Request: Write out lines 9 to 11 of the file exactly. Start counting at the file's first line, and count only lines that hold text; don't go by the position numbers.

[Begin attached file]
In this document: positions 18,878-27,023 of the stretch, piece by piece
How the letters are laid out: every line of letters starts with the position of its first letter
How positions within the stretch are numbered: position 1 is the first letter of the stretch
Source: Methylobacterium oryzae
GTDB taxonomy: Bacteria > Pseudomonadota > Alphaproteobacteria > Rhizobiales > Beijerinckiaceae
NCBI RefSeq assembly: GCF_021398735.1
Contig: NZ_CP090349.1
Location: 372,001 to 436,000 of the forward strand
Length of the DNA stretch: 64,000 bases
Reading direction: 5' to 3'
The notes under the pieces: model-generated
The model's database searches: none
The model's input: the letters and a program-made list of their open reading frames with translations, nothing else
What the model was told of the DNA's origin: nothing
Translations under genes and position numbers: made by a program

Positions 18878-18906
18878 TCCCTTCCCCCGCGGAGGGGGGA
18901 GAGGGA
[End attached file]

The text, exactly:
Length of the DNA stretch: 64,000 bases
Reading direction: 5' to 3'
The notes under the pieces: model-generated